Twitter Trends: Experimenting with Adobe Air

Now that there are a couple of Adobe Air applications in my regular toolbox ([Tweet Deck][], in particular), I figured it was time to find out more about how Air works.

I knew you could create Air applications with [Flash][] (and also [Flex][]), but I was pleasantly surprised to see that you can also create Air applications with [HTML/Ajax][].

After working through the [Air SDK tutorial][], I set about writing a simple Air app that interacts with the [Twitter API][].

Step 1: Download & install the [Air SDK][]

The SDK has all of the tools for debugging & packaging Air apps. This is especially useful for HTML Air apps when you're just working from a text editor.

Step 2: Create the application descriptor file

Every Air app has a descriptor XML file which specifies the application name, version, window size, etc.

~~~~ {.xml name="code"} testing.html.TwitterTrends 0.1 TwitterTrends TwitterTrends.html true 300 400 wzxhzdk:0

The HTML is pretty basic as well

~~~~ {.html name="code"} Twitter Trends

Twitter Trends

~~~~

Step 5: Run it!

To run the app in debug mode, run adl *application-descriptor-file* (found in the bin directory of your AirSDK install).

>

adl TwitterTrends-app.xml

If all goes well, you should see something like this:

![Twitter Trends app window][]

You'll also notice some debug messages (courtesy of the air.trace() function) in the terminal window where you ran the adl command:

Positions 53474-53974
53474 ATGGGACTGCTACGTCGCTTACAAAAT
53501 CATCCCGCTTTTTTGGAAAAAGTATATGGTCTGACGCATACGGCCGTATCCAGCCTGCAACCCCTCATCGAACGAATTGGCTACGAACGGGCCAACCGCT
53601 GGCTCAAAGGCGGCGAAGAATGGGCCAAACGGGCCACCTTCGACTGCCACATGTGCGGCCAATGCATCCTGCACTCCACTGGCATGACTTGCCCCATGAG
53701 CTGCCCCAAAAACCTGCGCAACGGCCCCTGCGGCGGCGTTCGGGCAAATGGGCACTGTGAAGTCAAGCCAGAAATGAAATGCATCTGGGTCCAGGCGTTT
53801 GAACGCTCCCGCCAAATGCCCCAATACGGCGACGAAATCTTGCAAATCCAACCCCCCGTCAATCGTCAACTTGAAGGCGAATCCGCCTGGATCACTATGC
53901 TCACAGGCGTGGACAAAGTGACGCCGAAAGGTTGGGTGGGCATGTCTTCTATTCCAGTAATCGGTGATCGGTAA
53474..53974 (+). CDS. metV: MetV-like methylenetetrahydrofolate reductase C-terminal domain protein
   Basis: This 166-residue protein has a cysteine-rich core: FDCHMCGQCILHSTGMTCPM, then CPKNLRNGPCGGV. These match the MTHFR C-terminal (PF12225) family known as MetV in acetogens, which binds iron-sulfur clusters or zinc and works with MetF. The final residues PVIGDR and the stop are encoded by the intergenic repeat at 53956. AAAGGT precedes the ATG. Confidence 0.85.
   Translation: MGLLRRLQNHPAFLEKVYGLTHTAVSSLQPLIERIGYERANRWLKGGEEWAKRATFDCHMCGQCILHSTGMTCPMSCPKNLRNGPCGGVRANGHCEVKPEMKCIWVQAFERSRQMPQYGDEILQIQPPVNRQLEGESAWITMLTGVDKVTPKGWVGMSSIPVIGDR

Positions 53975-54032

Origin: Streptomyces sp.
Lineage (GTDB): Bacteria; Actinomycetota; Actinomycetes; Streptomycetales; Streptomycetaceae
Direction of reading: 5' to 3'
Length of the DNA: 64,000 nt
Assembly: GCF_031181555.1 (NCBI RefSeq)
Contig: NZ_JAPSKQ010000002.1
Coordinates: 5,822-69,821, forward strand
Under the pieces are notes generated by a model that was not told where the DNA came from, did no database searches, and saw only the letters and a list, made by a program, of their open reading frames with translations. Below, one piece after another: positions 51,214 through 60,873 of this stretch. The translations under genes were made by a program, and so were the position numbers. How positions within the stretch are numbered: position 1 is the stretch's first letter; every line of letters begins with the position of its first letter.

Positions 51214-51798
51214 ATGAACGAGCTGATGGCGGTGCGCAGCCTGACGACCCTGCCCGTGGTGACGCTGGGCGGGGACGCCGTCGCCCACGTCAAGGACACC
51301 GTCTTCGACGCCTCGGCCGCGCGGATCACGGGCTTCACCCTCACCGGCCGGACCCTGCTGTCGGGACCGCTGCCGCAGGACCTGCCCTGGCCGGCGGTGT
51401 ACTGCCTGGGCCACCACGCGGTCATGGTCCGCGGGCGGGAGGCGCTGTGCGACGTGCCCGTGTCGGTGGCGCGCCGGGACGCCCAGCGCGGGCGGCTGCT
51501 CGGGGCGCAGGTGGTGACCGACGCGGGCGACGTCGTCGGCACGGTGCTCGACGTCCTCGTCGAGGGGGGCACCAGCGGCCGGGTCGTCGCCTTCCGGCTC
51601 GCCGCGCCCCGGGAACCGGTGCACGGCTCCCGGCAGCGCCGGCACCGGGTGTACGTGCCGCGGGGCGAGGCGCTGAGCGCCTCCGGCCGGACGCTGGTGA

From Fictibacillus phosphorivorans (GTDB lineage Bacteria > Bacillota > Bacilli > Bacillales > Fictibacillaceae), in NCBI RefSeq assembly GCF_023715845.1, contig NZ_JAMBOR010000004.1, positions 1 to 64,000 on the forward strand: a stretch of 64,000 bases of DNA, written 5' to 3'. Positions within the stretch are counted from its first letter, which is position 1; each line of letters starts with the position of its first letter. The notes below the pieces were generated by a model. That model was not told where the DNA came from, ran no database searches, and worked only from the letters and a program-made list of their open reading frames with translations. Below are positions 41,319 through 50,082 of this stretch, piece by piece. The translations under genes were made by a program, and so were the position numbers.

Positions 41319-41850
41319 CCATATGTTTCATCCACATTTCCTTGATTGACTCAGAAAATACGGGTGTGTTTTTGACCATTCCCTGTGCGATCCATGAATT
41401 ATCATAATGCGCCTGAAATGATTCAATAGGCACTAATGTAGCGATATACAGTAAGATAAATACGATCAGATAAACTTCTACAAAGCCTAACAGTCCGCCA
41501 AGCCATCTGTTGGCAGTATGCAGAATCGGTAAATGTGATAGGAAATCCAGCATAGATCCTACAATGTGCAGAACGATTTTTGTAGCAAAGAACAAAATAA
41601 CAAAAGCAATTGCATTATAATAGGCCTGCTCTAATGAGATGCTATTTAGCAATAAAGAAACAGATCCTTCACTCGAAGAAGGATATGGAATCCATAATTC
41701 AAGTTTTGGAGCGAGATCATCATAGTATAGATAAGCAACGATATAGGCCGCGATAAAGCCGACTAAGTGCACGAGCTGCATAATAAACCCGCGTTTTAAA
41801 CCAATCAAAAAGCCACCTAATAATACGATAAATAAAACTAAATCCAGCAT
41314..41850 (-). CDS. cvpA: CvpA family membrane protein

![debug message][]

Step 6: Package it up

Once you have a working app, you might want to actually share it with other people. The first step is to create a self-signed certificate to sign your app with (using the **adt** program in the bin directory of the SDK).

>

> > adt –certificate -cn SelfSigned 1024-RSA sampleCert.pfx samplePassword > >

This creates a certificate file **sampleCert.pfx** which has a password of *samplePassword* that you can use for signing your Air application. And now you can actually package the whole thing up:

>

> adt -package -storetype pkcs12 -keystore sampleCert.pfx > TwitterTrends.air TwitterTrends-app.xml TwitterTrends.html > AIRAliases.js prototype-1.6.0.3.js scriptaculous.js effects.js > >

The basic format of the command is **adt** -package -storetype pkcs12 -keystore *certificate-name* *output-air-filename* *list-of-all-files-in-the-app*. Note that you have to explicitly name **every** file to be included in the app. Thus concludes our brief Adobe Air tutorial. You can download a [.zip file][] with all of the files used in this example, including the sample certificate and a batch file for packaging things up. [Tweet Deck]: http://tweetdeck.com/beta/ [Flash]: http://www.adobe.com/devnet/air/flash/ [Flex]: http://www.adobe.com/devnet/air/flex/ [HTML/Ajax]: http://www.adobe.com/devnet/air/ajax/ [Air SDK tutorial]: http://help.adobe.com/en_US/AIR/1.5/devappshtml/WS5b3ccc516d4fbf351e63e3d118666ade46-7ecc.html [Twitter API]: http://apiwiki.twitter.com/ [Air SDK]: http://www.adobe.com/products/air/tools/sdk/ [PrototypeJS]: http://www.prototypejs.org/ [Scriptaculous]: http://script.aculo.us/ [Google Code]: http://code.google.com/apis/ajaxlibs/documentation/#prototype [http://search.twitter.com/trends/current.json]: http://search.twitter.com/trends/current.json [Twitter Trends app window]: http://farm4.static.flickr.com/3413/3638165969_0ba229fe56_o.png [debug message]: http://farm4.static.flickr.com/3607/3638980812_0d1a0b9916_o.png [.zip file]: http://mark.biek.org/blog/static/TwitterTrends.zip